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Scorpion series part 1: Mainframe Cost Misconceptions

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Intro:

Hi, my name is Marlin Maddy. I’m an executive IT consultant for IBM. I run a platform agnostic consulting group called Scorpion. And what we do is cross-platform cost of ownership engagements. And over the past seven years we’ve done several hundred studies to help customers reduce their overall cost infrastructure and increase their efficiencies.

The following video modules are based on real customer engagements and experiences.

Part 1:

Have you ever made any of these statements before?

- My mainframe is two times, five times, or even ten times the cost of my distributed environment

- Or, my mainframe software is expensive and driving me off the platform, that’s a common one I hear from customers all of the time.

- Also, we are on a “get off the mainframe strategy”

And that really is not driven by any displeasure of the mainframe, but the perception is that the mainframe is expensive. In reality what most CIOs are concerned about is the fact that they keep adding servers and they keep adding people and how are they going to support that? How is the infrastructure going to support that growth in that environment? So the real question is, is this a perception or is it a reality that the mainframe is more expensive than the distributed platforms?

The reality is that when we do customer studies and engagements, what we find is the mainframe cost in about 80% of the situations is plus or minus 20% of the cost of a distributed environment. Which really says it's not a cost issue, it's a question of value, what is the value of one platform versus another when you are trying to look at the comparison of two different platforms. This is taking into account all the different cost aspects that are required and making sure that we are really doing an apples-to-apples type comparison.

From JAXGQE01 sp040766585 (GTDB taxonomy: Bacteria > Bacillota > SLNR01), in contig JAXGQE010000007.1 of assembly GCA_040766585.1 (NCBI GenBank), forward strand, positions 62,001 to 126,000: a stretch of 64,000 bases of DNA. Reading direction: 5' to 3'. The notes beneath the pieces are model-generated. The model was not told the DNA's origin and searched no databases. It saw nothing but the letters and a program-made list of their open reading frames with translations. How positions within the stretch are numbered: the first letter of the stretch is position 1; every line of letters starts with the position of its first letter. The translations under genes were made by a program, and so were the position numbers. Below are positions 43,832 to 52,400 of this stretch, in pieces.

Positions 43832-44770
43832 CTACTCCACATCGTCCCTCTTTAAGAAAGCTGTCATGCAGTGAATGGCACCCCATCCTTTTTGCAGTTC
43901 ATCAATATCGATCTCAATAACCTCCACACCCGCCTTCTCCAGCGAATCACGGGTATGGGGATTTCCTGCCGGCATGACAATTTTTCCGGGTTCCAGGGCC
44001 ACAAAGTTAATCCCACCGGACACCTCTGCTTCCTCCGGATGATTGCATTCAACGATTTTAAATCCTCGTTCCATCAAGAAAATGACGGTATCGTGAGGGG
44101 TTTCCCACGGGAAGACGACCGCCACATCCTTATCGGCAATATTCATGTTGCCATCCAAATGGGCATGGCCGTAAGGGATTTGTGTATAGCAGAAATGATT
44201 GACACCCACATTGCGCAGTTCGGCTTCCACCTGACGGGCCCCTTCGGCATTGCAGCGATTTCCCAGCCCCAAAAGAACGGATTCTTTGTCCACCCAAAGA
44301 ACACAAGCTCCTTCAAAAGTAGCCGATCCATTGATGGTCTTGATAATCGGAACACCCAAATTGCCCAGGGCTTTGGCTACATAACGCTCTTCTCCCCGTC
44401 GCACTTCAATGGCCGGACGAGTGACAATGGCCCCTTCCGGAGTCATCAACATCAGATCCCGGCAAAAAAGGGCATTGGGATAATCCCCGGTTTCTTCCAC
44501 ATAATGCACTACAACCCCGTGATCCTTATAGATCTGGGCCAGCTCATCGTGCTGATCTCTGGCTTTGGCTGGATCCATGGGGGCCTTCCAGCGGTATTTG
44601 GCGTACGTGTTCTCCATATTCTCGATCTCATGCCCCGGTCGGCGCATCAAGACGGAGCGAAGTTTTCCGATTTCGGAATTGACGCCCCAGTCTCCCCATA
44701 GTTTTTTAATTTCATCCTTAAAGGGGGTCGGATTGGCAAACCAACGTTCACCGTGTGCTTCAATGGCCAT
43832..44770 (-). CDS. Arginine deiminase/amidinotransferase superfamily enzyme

Am I counting all the servers? So I want to look at all the production, development, test servers, am I counting everything there?

Is my utilization rate realistic? Okay. When I look at the utilization rates, you can't look at just a specific server or the key peak numbers on certain servers, but you really want to look at your overall environment for all the servers that are involved in that application or that overall workload.

There is always a server that spikes and is very high, okay, but the real utilization when you look at a distributed environment tends to be much lower than a lot of the quotes that you tend to hear, and you really want to look at the overall utilization of that environment or your overall infrastructure and what you are looking at there.

So those numbers tend to be much lower even with partitioning and even with virtualization these days, you still see those numbers dramatically lower than what you are going to see in the mainframe environment.

Also you want to look at your software assumptions, you can't use average software rates which can be grossly understated because the reality is that you are trying to compare real workload database and application type workloads and those are processor based licenses in most cases and can become be very expensive when you have all of the distributed servers that are associated with the particular application. On the mainframe side, you have your mainframe software licenses, both through IBM and through the ISVs, and everybody knows exactly where they are and how much they cost and how to account for all of those.